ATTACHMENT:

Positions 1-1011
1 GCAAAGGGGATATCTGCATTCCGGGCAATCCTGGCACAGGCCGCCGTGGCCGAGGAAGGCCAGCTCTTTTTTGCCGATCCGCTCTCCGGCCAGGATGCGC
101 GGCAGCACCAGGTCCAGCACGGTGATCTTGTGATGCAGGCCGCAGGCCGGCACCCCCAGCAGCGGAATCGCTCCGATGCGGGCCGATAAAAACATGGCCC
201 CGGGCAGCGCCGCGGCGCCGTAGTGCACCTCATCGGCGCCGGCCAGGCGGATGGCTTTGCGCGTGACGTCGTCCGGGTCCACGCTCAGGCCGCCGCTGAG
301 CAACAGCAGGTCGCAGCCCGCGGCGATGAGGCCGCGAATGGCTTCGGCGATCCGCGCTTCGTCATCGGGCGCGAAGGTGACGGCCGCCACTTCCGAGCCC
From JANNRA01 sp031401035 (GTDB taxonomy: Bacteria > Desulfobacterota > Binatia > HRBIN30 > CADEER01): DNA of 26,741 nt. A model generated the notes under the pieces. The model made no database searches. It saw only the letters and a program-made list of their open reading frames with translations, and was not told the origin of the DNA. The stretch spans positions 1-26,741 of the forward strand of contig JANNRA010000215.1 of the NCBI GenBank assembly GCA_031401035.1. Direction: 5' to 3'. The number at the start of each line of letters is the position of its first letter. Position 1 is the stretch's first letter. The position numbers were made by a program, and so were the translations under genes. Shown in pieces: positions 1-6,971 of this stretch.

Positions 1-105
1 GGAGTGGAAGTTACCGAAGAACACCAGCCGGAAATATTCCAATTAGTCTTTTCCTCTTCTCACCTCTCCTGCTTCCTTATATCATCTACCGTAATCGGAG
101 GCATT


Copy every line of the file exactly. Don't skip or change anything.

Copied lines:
Positions 1-1011
1 GCAAAGGGGATATCTGCATTCCGGGCAATCCTGGCACAGGCCGCCGTGGCCGAGGAAGGCCAGCTCTTTTTTGCCGATCCGCTCTCCGGCCAGGATGCGC
101 GGCAGCACCAGGTCCAGCACGGTGATCTTGTGATGCAGGCCGCAGGCCGGCACCCCCAGCAGCGGAATCGCTCCGATGCGGGCCGATAAAAACATGGCCC
201 CGGGCAGCGCCGCGGCGCCGTAGTGCACCTCATCGGCGCCGGCCAGGCGGATGGCTTTGCGCGTGACGTCGTCCGGGTCCACGCTCAGGCCGCCGCTGAG
301 CAACAGCAGGTCGCAGCCCGCGGCGATGAGGCCGCGAATGGCTTCGGCGATCCGCGCTTCGTCATCGGGCGCGAAGGTGACGGCCGCCACTTCCGAGCCC
From JANNRA01 sp031401035 (GTDB taxonomy: Bacteria > Desulfobacterota > Binatia > HRBIN30 > CADEER01): DNA of 26,741 nt. A model generated the notes under the pieces. The model made no database searches. It saw only the letters and a program-made list of their open reading frames with translations, and was not told the origin of the DNA. The stretch spans positions 1-26,741 of the forward strand of contig JANNRA010000215.1 of the NCBI GenBank assembly GCA_031401035.1. Direction: 5' to 3'. The number at the start of each line of letters is the position of its first letter. Position 1 is the stretch's first letter. The position numbers were made by a program, and so were the translations under genes. Shown in pieces: positions 1-6,971 of this stretch.

Positions 1-105
1 GGAGTGGAAGTTACCGAAGAACACCAGCCGGAAATATTCCAATTAGTCTTTTCCTCTTCTCACCTCTCCTGCTTCCTTATATCATCTACCGTAATCGGAG
101 GCATT